Why should we celebrate the Fourth of July? Because America — as the greatest product of Western civilization — is the greatest country in the world. But it cannot remain great unless we understand the causes of its greatness.
In this age of diversity-worship, it is considered axiomatic that all cultures and countries are equal. Western culture, it is declared, is in no way superior to that of any other, not even to tribes of cannibals. To deny the equality of all cultures, claim the intellectuals, is to be guilty of the most heinous of intellectual sins: “ethnocentrism.” It is to flout the “sacred” (and false) principle of cultural relativism. I disagree with the relativists — absolutely.
There are three fundamental respects in which Western culture is objectively the best. The core values and achievements of Western civilization — the values that made America great — are:
1. Reason. The Greeks were the first to identify philosophically that knowledge is gained through reason and logic as opposed to mysticism (faith, tradition, revelation, dogma). It would take two millennia, including a Dark Ages and a Renaissance, before the full implications of Greek thought would be realized. The rule of reason reached its zenith in the West in the 18th century — the Age of Enlightenment. “For the first time in modern history,” writes one philosopher, “an authentic respect for reason became the mark of an entire culture.” America is the epitome of Enlightenment thought.
2. Individual Rights. An indispensable achievement leading to the Enlightenment was the recognition of the concept of individual rights. John Locke demonstrated that individuals do not exist to serve governments, but rather that governments exist to protect individuals. The individual, said Locke, has an inalienable right to life, liberty, and the pursuit of his own happiness. This was the founding philosophy of America. (America made a disastrous error by tolerating slavery, which originated elsewhere, but it was too incongruent with America’s core principles of reason and rights to endure and was corrected in the name of those principles.)
3. Science and Technology. The triumph of reason and rights made possible the full development and application of science and technology and ultimately modern industrial society. Once man’s mind was freed from the tyranny of religious dogma, and man’s productive capacity was freed from the tyranny of state control, scientific and technological progress followed in several interdependent steps. Men began to understand the laws of nature. They invented machinery. They engaged in large-scale production, that is, the creation of wealth. This wealth, in turn, financed and motivated further invention and production. As a result, horse-and-buggies were replaced by automobiles, wagon tracks by steel rails, and candles by electricity. At last, after millennia of struggle, man became the master of his environment.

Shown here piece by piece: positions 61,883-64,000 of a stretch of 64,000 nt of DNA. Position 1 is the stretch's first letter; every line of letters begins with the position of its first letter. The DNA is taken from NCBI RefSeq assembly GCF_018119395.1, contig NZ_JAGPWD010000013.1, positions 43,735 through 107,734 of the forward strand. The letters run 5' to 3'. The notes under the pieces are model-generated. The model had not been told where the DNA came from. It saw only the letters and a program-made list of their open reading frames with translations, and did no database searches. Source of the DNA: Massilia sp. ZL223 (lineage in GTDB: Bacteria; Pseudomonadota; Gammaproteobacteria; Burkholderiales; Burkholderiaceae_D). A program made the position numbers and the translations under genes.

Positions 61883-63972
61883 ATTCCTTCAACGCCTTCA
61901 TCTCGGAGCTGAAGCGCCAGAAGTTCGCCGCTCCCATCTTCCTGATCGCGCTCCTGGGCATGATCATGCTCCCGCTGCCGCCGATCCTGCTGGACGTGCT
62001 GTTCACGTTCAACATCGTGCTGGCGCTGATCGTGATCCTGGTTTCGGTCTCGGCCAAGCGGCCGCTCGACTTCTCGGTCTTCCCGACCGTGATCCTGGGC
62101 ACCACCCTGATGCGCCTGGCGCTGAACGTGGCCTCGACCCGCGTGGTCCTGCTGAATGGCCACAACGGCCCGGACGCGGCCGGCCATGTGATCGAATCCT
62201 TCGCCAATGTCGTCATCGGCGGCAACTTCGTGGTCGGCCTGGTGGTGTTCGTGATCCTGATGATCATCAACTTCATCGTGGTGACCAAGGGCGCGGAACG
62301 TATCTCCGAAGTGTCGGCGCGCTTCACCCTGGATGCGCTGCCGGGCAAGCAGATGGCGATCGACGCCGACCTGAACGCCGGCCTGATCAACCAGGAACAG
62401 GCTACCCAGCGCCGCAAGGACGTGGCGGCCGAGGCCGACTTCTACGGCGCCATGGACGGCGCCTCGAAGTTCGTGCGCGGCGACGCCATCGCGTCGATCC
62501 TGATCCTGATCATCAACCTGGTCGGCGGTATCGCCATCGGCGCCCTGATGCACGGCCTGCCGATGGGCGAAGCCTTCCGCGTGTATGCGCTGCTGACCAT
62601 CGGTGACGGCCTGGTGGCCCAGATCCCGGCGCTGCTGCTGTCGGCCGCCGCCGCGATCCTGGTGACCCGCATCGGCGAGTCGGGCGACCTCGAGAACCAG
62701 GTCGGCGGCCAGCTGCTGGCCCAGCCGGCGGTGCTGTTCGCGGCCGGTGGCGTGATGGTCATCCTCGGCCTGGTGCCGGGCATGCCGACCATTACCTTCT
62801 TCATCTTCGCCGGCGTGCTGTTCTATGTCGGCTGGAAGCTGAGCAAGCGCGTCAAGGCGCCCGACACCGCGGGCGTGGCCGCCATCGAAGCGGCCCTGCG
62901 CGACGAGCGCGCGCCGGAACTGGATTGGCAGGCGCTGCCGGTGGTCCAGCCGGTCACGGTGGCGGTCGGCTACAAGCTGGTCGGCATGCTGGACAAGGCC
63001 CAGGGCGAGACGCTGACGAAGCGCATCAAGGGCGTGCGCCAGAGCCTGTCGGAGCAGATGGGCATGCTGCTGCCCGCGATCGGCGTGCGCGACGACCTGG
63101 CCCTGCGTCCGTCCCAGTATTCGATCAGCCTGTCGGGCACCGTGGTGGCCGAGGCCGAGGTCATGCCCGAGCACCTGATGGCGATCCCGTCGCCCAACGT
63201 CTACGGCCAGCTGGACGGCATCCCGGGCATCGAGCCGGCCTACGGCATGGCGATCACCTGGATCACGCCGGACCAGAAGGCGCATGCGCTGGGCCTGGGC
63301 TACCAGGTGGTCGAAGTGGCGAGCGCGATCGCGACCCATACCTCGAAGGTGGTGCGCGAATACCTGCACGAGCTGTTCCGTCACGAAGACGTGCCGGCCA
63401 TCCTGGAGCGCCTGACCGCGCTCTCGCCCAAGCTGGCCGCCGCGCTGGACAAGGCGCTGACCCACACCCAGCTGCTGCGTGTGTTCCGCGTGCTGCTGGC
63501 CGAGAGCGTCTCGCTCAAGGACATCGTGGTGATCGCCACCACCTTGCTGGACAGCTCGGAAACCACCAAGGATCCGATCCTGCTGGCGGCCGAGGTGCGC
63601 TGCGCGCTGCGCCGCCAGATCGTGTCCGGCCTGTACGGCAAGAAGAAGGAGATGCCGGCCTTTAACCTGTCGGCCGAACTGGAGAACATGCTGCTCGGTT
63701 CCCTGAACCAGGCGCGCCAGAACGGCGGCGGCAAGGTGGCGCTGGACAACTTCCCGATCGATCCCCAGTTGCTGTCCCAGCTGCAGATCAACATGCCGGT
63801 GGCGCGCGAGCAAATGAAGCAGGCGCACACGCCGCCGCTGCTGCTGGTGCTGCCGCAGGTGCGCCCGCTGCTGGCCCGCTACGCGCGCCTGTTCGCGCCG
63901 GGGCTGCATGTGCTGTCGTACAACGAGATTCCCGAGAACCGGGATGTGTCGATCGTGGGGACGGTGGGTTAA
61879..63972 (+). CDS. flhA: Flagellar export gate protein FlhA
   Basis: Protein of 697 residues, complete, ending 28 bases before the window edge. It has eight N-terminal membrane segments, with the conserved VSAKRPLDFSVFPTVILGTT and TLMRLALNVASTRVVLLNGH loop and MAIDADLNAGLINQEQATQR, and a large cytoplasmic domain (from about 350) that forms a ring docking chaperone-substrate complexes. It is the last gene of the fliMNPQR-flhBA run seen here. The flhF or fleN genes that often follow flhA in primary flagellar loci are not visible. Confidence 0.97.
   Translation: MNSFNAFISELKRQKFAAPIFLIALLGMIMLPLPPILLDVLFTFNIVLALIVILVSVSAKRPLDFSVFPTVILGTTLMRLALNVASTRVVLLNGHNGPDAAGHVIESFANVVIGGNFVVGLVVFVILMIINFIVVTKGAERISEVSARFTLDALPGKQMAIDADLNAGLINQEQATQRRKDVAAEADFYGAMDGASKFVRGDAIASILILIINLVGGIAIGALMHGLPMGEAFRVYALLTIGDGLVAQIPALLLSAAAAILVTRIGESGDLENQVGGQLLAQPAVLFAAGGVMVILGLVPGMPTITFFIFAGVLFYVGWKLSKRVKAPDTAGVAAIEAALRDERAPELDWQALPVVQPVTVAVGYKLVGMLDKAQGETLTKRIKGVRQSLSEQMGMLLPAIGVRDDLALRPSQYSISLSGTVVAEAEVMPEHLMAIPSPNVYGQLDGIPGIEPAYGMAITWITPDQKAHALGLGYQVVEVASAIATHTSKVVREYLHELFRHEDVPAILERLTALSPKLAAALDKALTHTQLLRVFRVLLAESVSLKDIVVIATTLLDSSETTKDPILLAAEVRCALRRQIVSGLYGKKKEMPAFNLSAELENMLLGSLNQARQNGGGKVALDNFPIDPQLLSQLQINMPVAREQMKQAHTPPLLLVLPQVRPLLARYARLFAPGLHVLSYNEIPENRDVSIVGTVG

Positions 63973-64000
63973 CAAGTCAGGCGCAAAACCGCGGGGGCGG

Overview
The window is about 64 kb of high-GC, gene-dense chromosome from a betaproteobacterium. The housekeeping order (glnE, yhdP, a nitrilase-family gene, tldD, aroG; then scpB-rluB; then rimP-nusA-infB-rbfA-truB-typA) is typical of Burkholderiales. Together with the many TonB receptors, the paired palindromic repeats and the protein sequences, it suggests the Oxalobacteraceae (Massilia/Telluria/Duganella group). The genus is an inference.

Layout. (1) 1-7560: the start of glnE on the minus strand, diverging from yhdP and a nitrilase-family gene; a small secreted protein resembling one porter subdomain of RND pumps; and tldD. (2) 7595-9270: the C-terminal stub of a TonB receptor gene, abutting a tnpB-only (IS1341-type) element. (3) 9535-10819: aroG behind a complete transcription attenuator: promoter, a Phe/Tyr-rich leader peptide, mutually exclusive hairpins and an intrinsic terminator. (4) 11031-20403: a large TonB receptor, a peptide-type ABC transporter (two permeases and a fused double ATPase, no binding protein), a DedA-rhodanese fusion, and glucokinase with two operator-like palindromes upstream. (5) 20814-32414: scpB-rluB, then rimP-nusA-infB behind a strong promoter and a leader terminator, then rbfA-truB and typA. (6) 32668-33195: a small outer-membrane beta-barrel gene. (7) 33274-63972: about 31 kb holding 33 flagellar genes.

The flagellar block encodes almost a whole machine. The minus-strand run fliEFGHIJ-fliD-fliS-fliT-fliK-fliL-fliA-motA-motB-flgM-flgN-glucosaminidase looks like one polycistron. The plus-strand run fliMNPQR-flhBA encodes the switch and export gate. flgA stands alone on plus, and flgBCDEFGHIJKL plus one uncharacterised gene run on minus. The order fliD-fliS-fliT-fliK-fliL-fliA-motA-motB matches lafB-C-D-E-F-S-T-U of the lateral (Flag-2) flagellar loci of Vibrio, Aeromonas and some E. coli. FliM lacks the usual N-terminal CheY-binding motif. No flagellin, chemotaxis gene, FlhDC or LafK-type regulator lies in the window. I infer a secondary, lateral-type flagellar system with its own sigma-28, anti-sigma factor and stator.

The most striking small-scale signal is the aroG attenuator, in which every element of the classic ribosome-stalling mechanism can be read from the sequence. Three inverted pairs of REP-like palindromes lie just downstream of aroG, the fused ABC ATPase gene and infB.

The result of these core achievements was an increase in freedom, wealth, health, comfort, and life expectancy unprecedented in the history of the world. These Western achievements were greatest in the country where the principles of reason and rights were implemented most consistently — the United States of America. In contrast, it was precisely in those (third-world) countries which did not embrace reason, rights, and technology where people suffered (and still suffer) most from both natural and man-made disasters (famine, poverty, illness, dictatorship) and where life-expectancy was (and is) lowest. It is said that primitives live “in harmony with nature,” but in reality they are simply victims of the vicissitudes of nature — if some dictator does not kill them first.
The greatness of America is not an “ethnocentric” prejudice; it is an objective fact. This assessment is based on the only proper standard for judging a culture or a society: the degree to which its core values are pro- or anti-life. Pro-life cultures acknowledge and respect man’s nature as a rational being who must discover and create the conditions which his survival and happiness require — which means that they advocate reason, rights (freedom), and technological progress.
Despite its undeniable triumphs, America is by no means secure. Its core principles are under attack from every direction — by religious zealots who want to undermine the separation of church and state, and by its own intellectuals, who are denouncing reason in the name of skepticism, rights in the name of special entitlements, and progress in the name of environmentalism. We are heading rapidly toward the destruction of our core values and the dead end of nihilism. The core values and achievements of the West and of America must be asserted proudly and defended to the death. Our lives depend on them.
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